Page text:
Rachel Dolezal: desperately seeking victim status
The Dolezal story exposes the disturbing influence of identity politics.
In his 1999 Bigger and Blacker stand-up show, comedian Chris Rock riffed on how no one born white would ever choose to be black: ‘Shit, there ain’t a white man in this room who would change places with me. None of you would change places with me. And I’m rich! That’s how good it is to be white.’
There is a long tradition in the US, from the days of slavery onwards, of blacks ‘passing’ as whites in order to elude discrimination. But the other way around? Not so much. Sure, white rappers may, as some say, ‘act black’, but they don’t actually claim to be black.
That’s what makes the case of Rachel Dolezal so unusual. Dolezal, the president, until she resigned on Monday, of the National Association for the Advancement of Colored People (NAACP) in Spokane, Washington, and a professor of Africana Studies, had for years managed to fool many into thinking she was of black heritage – that was until last week, when her parents told reporters that she is white.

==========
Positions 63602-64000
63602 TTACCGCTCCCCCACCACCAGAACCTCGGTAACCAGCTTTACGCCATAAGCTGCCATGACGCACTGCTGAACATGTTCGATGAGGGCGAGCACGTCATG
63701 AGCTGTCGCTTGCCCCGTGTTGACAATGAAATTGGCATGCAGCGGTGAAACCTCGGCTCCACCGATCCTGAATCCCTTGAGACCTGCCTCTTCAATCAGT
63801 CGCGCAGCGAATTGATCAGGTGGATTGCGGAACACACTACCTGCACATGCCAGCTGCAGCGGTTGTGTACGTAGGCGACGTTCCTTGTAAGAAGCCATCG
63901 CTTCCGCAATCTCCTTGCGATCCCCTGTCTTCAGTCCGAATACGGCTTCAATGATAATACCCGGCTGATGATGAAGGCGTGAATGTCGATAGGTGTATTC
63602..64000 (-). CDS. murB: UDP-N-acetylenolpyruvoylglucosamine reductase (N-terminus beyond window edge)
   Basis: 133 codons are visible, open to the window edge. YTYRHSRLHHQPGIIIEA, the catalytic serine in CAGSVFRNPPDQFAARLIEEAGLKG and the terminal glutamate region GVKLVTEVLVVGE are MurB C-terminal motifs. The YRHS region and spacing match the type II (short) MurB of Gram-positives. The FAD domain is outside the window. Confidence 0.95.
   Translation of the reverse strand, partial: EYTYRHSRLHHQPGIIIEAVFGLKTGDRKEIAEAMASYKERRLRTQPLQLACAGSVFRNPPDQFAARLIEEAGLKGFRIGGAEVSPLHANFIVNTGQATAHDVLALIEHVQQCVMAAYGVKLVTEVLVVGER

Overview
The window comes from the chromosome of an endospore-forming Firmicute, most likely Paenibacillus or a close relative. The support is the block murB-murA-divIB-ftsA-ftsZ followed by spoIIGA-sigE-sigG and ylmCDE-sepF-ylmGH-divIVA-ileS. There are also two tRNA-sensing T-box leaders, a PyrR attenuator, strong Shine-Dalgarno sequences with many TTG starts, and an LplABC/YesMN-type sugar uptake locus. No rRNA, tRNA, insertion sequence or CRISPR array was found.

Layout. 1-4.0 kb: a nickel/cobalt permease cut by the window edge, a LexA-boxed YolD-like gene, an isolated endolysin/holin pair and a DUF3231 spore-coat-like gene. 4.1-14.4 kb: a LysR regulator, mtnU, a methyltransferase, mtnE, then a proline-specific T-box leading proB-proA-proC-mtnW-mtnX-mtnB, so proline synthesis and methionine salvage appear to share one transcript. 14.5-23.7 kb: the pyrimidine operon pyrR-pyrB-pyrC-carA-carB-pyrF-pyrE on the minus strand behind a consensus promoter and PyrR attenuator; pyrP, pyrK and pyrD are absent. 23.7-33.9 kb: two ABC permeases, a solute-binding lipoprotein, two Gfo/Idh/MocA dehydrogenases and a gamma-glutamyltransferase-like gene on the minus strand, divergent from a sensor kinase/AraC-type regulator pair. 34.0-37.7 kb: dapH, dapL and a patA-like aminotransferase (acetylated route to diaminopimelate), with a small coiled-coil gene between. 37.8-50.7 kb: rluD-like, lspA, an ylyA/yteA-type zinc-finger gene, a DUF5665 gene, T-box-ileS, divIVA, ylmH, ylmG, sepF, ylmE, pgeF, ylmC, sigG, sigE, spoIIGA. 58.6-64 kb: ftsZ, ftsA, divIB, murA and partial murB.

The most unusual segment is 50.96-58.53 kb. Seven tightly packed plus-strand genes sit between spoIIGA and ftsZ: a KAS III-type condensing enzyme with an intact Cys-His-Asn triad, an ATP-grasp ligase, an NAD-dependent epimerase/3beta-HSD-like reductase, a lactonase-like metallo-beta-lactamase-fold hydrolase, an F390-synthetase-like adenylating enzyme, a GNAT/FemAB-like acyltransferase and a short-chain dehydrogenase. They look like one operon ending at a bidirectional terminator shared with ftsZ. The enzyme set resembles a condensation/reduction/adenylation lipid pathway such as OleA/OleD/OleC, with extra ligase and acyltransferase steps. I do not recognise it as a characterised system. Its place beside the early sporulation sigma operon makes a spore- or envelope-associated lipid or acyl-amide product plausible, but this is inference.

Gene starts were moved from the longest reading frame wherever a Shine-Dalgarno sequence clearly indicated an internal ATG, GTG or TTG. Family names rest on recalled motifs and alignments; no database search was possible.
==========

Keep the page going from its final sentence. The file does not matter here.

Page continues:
It is easy to treat Dolezal as a bizarre, one-off story about a deluded woman. But her strange case makes perfect sense when you consider our society’s elevation of victimhood and promotion of identity politics, especially within Dolezal’s worlds of activism and academia.
Indeed, what was most revealing about Dolezal’s story was how she felt compelled to invent claims of persecution. In her ploy to appear black, Dolezal did not limit herself to pretending to have a black father, undergoing changes in appearance (spray-on tan, African-style hair-dos) and adopting African-American-studies jargon (‘her scholarly research focuses on the intersection of race, gender and class in the contemporary diaspora with a specific emphasis on black women in visual culture’). No, Dolezal went further and put forward elaborate tales of how she was victimised.